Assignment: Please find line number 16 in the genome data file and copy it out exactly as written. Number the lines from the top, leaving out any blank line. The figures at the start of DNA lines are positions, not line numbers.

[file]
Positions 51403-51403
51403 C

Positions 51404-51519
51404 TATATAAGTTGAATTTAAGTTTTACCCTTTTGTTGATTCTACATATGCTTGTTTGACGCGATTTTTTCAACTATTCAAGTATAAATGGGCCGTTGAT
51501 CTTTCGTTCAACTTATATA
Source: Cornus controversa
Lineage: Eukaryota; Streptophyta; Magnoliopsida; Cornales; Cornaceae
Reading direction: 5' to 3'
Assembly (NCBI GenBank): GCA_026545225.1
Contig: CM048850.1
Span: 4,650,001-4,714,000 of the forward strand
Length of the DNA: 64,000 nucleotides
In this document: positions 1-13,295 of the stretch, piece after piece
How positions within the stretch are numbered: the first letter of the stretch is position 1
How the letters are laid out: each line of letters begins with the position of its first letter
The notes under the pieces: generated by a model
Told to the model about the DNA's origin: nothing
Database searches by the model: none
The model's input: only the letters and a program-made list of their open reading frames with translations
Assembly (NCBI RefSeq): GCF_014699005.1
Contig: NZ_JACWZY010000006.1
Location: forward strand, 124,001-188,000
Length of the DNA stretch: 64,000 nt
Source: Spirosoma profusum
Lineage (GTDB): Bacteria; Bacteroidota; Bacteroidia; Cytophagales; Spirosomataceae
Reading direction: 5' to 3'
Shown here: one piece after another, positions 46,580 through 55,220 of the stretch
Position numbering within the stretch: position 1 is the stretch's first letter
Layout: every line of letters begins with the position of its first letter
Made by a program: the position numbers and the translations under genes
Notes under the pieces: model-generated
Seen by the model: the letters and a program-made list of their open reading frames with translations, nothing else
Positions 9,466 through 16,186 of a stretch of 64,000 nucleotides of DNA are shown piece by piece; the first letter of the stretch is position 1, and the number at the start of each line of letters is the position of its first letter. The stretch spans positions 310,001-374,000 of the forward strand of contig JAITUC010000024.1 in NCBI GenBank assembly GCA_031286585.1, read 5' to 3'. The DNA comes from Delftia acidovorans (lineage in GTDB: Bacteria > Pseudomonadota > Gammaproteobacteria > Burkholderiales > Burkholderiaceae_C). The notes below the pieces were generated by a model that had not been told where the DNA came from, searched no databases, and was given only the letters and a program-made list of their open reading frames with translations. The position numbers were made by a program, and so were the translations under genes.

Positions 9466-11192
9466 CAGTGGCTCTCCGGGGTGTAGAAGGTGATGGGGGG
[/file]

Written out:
The notes under the pieces: generated by a model